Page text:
Monday, February 22, 2010

The War of Northern Aggression-Part 1

A commemoration of the War of Northern Aggression, or commonly known as the Civil War, will commence next year. In honor of this event, the Arkansas Civil War Sesquicentennial Commission is looking to recognize all 75 counties for their special contribution, battle, and sacrifice in this historical era of our nation.

Baxter County has a special conundrum in this affair. First, Baxter County, Arkansas, did not exist until March 24th, 1873, which is clearly after the war. Therefore, I needed to scratch through the records of Fulton, Izard, and Marion County, Arkansas, from which Baxter County was drawn from. I also decided to pilfer through other surrounding county histories for the mention of any person, landmark, or reference to this area. What happened here was nothing short of heart-breaking and gut-wrenching meanness. The loyalties and lines between the North & South, immediate family & kindred, and friends & neighbors were so blurred with the passing of every regiment and skirmish. Some citizens of this area were traumatized at the sound of every beating of a hoof on the rocky soil and each snap of the primer that discharged releasing its’ conical slug.

All this leads me to the next problem. Due to the terrain and logistics, according to historians, there were no major battles in this area. I’m trying to figure out how many deaths and skirmishes constitute their definition of peace and sobriety. This area was fraught with the scourge of starvation and the depravity that truly makes my heart ache. I honestly swing in opinion on who was right and who was wrong and find myself in the strait betwixt which side to choose. I look at that time as a time of survival to live from day to day. Looking back, this area was so remote, its’ economy devastated, and society was consequently in desperate upheaval in with little or no chances for even the depraved carpetbaggers see the profit in coming to this area. That is why I love studying the history of the 1890-1910. I believe that is when this area really started to come back from the depravity of the Civil War. Nevertheless, it was not due to any government program. It was and faith in God and sheer determination. People struggled to put bread in their children’s mouths from legitimate revenue of farming, logging, and mining to the unsavory of path of moonshiners being chased by revenuers.

In the process to discover and trace the events of the Civil War in this area, I have been going through the book entitled: The War of the Rebellion: a Compilation of the Official Records of the Union and Confederate Armies or known as the Official Records of the Union and Confederate Armies (OR). As I go through these reports over the next year or so, I will transcribe as many as possible that pertain to Baxter County area and the surrounding counties. These will include Boone, Fulton, Izard, Marion counties in Arkansas and Howell, Ozark, and Taney counties in Missouri.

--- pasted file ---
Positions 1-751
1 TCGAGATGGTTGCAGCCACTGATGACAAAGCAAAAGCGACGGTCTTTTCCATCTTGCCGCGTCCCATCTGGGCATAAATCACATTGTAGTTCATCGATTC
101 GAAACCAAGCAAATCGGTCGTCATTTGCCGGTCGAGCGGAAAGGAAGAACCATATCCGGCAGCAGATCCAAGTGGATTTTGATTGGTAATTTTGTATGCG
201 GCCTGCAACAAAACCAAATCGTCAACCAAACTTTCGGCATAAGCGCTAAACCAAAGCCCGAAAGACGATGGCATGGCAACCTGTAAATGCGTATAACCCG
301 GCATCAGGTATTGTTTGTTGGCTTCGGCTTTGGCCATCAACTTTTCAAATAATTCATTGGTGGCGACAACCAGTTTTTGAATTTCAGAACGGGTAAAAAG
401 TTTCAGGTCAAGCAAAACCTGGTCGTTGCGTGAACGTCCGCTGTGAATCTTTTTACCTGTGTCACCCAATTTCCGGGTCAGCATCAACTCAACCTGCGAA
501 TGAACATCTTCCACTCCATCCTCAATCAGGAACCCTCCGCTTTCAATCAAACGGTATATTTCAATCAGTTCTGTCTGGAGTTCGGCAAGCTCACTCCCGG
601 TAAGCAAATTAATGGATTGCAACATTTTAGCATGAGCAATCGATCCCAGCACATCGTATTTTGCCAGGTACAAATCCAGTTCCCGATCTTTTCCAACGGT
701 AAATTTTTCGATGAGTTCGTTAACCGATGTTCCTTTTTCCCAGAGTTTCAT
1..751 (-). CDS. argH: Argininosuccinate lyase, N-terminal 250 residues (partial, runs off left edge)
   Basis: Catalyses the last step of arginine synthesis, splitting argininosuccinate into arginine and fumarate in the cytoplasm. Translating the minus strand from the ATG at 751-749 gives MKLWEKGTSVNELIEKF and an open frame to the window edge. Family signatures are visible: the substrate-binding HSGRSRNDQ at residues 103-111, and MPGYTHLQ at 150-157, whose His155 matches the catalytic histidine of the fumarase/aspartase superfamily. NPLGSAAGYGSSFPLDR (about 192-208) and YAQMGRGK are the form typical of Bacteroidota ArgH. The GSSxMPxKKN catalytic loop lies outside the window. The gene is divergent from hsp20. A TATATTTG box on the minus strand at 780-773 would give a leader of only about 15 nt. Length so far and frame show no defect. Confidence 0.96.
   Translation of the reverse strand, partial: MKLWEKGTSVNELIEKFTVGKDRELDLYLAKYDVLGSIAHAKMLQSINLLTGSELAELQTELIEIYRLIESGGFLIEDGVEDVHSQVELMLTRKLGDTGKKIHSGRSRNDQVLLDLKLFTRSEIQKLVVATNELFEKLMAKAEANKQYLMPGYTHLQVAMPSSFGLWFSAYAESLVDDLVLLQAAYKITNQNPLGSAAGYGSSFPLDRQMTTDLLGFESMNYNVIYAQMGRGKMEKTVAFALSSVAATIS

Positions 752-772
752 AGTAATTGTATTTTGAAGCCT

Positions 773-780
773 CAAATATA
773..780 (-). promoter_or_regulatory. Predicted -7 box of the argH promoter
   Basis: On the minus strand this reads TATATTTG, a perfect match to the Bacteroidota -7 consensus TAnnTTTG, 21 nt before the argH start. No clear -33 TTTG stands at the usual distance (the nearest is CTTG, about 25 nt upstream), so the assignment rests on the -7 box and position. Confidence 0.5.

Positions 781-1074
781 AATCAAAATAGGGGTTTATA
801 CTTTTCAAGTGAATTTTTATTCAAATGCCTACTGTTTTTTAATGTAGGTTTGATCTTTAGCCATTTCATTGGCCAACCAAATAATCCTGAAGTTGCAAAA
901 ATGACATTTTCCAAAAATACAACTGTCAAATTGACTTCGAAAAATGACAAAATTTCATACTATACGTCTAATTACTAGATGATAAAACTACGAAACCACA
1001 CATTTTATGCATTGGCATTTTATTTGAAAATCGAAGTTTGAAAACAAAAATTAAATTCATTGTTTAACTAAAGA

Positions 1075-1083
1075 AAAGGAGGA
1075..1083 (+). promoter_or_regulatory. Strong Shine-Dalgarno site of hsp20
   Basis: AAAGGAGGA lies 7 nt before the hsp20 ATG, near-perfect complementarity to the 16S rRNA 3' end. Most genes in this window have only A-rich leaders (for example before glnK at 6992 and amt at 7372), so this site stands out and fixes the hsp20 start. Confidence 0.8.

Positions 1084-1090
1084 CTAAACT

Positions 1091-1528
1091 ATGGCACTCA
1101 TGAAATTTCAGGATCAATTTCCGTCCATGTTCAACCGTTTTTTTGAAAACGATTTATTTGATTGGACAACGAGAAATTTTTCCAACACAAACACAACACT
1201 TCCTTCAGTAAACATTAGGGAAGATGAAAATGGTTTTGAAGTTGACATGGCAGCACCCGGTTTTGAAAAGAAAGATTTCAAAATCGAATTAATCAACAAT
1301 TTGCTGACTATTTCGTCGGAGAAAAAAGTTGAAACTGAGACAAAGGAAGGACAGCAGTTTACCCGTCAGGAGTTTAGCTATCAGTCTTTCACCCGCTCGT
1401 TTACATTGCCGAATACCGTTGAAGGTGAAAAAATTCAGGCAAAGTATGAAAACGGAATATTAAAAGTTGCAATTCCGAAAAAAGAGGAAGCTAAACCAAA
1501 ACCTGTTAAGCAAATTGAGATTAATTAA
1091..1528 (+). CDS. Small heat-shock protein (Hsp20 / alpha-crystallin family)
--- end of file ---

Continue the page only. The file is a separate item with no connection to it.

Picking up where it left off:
Here is such one report. Enjoy.

Expedition into Marion County, ARK. 159 December 9-15, 1862. Expedition from Ozark, Mo., into Marion County, Ark.

Report of Brig. Gen. Egbert B. Brown, U. S. Army.

SPRINGFIELD, Mo., December 18, 1862.
I have the honor to report a successful scout of Captain Burch, Fourteenth Missouri State Militia, with 40 men of his regiment and company enrolled Missouri Militia, into Arkansas, burning and destroying the saltpeter works of the Confederate Government, including 5 buildings, 1 engine, 26 large kettles, 6 tanks, blacksmiths and carpenters shops and tools; $6,000 worth of saltpeter, packed, which was to have been moved in two days; capturing 500 barrels of jerked beef, together with a full supply of other provisions for the winter, and returning, without a casualty, with 42 prisoners, their arms, horses, and equipments. The affair is the more creditable, as a large force of the enemy was encamped within a few miles of the works; but so rapid and secret were the movements of Captain Burch that they were unapprised of them until he had accomplished the duty assigned him, and returned in safety. This is the fourth equally important and successful scout of Captain Burch in the past few months, besides numbers of smaller affairs. These are the same works reported to have been destroyed by Colonel Wickersham about a month since. The destruction was not complete, as they were again in full operation. The works cost the Confederate Government $30,000. They are now destroyed. The engine, tanks, and kettles were broken with sledges, and buildings burned. The cave is sufficiently roomy to work 100 men.



Works Cited:
Brown, Egbert B. “Expedition from Ozark, Mo., into Marion County, Ark..” The War of the Rebellion: a Compilation of the Official Records of the Union and Confederate Armies 34.46 (30 June 1864): 159. Making of America. Cornell University Library, Ithaca, NY. 30 Nov. 2010

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